The financial markets may witness a race between the existing technologies which need to gain in agility and the new technologies which need to gain in credibility.



(*) Profiles in Innovation Blockchain by Goldman Sachs in May 2016, p. 5.
2. ‘How to create your OWN cryptocurrency in 15 minutes, https://www.youtube.com/watch?v=d5EipPVafsA
3. 266 billion euro market capitalisation for all cryptocurrencies on 1 July 2019 according to https://coinmarketcap.com/fr/all/views/all/
4. In this context, fiduciary money means banknotes and coins.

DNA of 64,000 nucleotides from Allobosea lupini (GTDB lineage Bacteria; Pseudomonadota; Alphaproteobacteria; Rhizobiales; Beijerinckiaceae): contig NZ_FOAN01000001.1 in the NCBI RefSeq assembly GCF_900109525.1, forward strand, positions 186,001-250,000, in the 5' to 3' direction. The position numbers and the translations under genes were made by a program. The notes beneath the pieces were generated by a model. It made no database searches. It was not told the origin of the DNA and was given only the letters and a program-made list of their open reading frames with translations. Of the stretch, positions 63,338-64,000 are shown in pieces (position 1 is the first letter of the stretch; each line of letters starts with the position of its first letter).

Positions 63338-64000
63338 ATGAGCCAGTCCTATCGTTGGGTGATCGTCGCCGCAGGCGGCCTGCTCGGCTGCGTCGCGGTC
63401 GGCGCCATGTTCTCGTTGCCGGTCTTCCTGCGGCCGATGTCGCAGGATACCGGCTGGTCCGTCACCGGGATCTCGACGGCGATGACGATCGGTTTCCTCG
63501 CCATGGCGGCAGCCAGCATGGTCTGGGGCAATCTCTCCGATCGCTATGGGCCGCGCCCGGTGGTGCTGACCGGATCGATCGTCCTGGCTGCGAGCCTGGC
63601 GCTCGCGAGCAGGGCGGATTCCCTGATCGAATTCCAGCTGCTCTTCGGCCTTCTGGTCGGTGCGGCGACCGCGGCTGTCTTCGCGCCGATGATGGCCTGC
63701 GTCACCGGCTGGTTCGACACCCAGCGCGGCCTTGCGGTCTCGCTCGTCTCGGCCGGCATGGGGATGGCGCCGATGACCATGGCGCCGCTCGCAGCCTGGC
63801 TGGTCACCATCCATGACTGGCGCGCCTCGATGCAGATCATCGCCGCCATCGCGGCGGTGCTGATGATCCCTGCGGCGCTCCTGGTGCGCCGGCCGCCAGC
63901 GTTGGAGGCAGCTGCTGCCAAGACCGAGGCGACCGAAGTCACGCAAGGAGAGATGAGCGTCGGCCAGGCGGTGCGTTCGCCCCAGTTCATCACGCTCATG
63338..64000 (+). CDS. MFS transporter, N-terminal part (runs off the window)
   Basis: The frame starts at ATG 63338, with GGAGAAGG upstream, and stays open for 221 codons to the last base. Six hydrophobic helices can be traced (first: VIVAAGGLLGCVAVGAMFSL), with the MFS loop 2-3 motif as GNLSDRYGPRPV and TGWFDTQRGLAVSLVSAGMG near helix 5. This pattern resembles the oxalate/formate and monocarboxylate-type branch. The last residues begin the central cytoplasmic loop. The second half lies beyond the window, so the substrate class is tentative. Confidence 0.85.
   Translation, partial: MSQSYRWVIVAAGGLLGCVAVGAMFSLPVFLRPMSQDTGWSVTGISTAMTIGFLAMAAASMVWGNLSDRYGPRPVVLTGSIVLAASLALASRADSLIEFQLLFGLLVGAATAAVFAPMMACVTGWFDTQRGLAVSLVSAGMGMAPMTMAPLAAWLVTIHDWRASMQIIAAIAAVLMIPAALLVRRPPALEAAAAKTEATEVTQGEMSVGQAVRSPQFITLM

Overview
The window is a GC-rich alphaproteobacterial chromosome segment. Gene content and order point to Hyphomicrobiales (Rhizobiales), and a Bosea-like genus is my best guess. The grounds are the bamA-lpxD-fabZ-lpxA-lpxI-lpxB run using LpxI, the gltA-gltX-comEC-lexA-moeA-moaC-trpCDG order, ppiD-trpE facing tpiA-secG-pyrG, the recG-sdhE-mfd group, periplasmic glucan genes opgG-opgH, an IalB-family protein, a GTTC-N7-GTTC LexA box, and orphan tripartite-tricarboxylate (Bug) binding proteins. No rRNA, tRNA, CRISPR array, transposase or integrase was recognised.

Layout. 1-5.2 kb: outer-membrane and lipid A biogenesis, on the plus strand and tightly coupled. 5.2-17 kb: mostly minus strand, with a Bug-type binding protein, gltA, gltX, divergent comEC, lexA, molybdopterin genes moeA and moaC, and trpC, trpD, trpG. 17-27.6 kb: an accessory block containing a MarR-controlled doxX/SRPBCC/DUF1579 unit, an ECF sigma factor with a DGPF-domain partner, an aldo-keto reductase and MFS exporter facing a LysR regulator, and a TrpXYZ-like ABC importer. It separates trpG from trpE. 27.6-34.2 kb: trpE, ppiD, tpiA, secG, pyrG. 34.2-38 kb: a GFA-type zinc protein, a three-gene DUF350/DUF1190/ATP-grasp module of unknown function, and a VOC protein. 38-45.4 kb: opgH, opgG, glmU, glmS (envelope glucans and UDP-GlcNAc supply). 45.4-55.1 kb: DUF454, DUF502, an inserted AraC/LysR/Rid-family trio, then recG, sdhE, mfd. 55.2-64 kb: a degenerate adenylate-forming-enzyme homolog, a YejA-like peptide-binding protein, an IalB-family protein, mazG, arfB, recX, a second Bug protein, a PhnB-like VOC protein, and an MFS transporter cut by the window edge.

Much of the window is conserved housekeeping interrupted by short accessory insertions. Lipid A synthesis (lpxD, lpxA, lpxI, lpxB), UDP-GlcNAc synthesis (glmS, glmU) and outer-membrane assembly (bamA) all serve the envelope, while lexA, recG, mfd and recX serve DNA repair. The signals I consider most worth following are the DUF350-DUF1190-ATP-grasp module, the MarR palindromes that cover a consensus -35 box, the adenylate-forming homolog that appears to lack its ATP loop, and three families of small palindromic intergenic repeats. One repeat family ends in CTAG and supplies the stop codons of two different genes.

5. https://www.bloomberg.com/news/articles/2019-06-18/better-than-bitcoin-facebook-unveils-libra-cryptocurrency
6. Banknotes and coins represent €1,034 billion, and total euros in circulation account for €11,618 billion
7. A token that is a store value and a medium of exchange, not issued by a central bank.
8. A token linked to a network or to an issuer to fund a project and later gives right to goods or services.
9. A token behaving like a security with holders regarded as owners.
10. There are different definitions for stable coin. Here it means a unit pegged to a legal tender on which the credit risk is as almost as good as the corresponding Central Bank risk and better than commercial bank risk.
11. RM: Regulated Market, MTF: multi Trading Facility, OTF: Other Trading Facility, CCP: central clearing counterparty, T2S: Target 2-Securities, CSD: Central Securities Depositary, T2: Target 2